What is QIST?
QIST promotes the idea that research into the complex and nuanced consideration of the matter of sexuality including sexual diversity is part of human understanding and part of Islamic studies. During the first 500 years of Islam of the Classical period, inclusive research examined in detail discourse on gender non-binary. Despite this legacy, Muslim discourse slowly entered its most malignant status for all disciplines, including discourse over sexuality. By the time of the impositions of colonialism a new logic promoted the either/or location for Muslim sexualities. Such logic was not used in Islamic Classical intellectual traditions
With the imposition of colonialism positive law was imposed on the colonies which truncated the diverse and dynamic nature of Islamic jurisprudence. In the meantime, the terms to capture the full range of of sexual diversity started to expand in the 18 and 19th centuries including seeing that spectrum as natural spectrum for medical and mental health reasons. Meanwhile, over time we see that the range of sexual diversities has multiplied.
These modern developments did not benefit from Classical Islamic thought in the form of ‘Ilm al- Ba’h. As the full spectrum of sexualities is increasingly more complex and this complexity is greater when also linked to identity politics, then more study is needed. Islamic studies needs to include a re-reading of the frank and detailed discourse of Classical Islamic along side the proliferation of modern diverse discourses about sex and sexuality.
QIST confirms the spaces and activities created by Queer Muslims to align with the sacred mandate of human dignity or karamah. It will highlight the power of the Inclusive movement in creating sacred spaces and activities that embrace all humans as worthy of the karamah Allah created them with. QIST supports and promotes knowledge production as part of a continued collaboration about sexual diversity.
In addition, Queer Muslims and their allies have reclaimed the rights to sacred worship by establishing inclusive mosque spaces. They participate fully in sacred worship without fear of exclusion, disruption or violence. They have set a new standard with regard to a truly universal Islam. Queer Muslims have increased in number and their lived realities are increasingly visible. The strategic embracing of inclusive Islam has become the standard—as it once was and should always be.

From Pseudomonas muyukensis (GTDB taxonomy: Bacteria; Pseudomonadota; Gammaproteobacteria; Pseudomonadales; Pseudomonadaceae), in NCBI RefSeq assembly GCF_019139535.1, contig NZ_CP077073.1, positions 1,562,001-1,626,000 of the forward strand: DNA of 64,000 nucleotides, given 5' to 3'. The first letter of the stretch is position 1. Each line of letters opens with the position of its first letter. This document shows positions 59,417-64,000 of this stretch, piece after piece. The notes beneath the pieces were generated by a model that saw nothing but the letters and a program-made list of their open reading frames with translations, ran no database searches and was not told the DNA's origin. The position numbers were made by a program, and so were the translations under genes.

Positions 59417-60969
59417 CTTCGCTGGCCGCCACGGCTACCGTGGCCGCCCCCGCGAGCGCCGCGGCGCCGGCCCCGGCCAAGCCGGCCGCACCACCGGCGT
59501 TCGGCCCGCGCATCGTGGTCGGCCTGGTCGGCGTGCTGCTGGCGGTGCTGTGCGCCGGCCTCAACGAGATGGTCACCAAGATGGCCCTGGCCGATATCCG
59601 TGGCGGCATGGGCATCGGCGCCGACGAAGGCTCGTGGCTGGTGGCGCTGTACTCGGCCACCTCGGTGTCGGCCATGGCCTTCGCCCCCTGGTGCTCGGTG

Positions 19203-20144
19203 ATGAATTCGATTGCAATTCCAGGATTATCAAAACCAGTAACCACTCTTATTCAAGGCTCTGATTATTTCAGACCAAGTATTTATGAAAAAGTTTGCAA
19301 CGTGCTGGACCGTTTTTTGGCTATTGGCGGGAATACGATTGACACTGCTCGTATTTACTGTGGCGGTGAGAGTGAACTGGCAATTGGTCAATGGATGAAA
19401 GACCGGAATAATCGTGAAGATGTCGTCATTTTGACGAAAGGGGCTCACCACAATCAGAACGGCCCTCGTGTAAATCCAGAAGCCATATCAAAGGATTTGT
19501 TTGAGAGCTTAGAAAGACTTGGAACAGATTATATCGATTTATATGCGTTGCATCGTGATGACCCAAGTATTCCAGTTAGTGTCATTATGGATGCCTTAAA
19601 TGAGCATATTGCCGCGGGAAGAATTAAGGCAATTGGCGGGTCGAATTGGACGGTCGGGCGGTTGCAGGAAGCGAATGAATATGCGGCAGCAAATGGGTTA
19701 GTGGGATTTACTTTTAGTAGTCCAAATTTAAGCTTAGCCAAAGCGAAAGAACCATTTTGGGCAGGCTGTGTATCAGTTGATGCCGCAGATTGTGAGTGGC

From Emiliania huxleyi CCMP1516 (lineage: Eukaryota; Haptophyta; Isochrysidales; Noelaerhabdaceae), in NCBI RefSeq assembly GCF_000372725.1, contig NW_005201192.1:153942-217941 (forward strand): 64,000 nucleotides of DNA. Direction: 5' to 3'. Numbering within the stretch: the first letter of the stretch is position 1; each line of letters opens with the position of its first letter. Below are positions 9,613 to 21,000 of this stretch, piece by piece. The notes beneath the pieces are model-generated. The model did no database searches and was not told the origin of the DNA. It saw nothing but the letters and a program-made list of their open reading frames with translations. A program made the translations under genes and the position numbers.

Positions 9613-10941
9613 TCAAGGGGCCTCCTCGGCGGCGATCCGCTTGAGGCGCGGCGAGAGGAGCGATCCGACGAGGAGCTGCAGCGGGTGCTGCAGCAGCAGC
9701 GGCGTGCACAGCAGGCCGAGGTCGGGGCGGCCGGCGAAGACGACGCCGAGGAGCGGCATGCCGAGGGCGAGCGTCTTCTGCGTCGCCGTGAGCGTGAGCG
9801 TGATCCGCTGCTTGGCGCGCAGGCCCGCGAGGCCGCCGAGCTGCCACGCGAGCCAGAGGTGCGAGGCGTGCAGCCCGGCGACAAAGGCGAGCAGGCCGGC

The case of sexual minorities offers a strategic mandate about the right to define Islam as inclusive and compassionate. The right to be fully human under the category of karamah is open to a more radical interpretation. While general acceptance of gender non-conforming Muslims is increasing, the need for this standard of Islam to be elaborated with more creative developments is a necessary part of the human rights struggles within Islam. While the Qur’anic mandate of karamah is the basis, its implementation in law, policy and culture needs these elaborate and creative developments. QIST is one response to this mandate.
Introduction: Karamah or Human Dignity
In Surah al-‘Isra’, Allah, (referred to in gender non-binary pronoun)
says ,“We have conferred karamah on the children of Adam.” The use of a plural pronoun to refer to a single sublime God is itself an example queer reflection. Allah chose karamah as an undeniable to the entirehuman race. No person can be denied the dignity due to them unless the one denying is acting in a manner that implies the other is less than human.
The only way homophobia manifest is by denying this Divine dignity to another human who does not conform to the heterosexual model While this runs rampant in all contexts, the focus of QIST is on Muslim contexts. The negative Muslim discourses and practices against nonheteronormative sexualities denies certain human beings their right to exercise their full agency as human beings. They are not allowed full access to places of spiritual practices, to pray and to be prayed over at death, to attend mosques within the fullness of their identities. They are not allowed to legally form loving relationships and raise families. They are not allowed to express their identity if a dimension of that identity as not in conformity to a limited binary expressions of gender identity. For example, men should not wear make up or women should not cut off their hair.
They dominant expression of understanding the content of the Qur’anic story of Prophet Lut (s) has been reduced to a foolish expression since even neo-conservative Muslims with limited knowledge of Qur’an and its sciences and interpretation express their views as if suddenly they experts. They flaunt their misunderstanding of the story and claim unbridled authority. It is astounding how often this story is met with grand statements about the whole of the Qur’an, about Islam, even about Allah, with so little knowledge about the nuances of this particular story.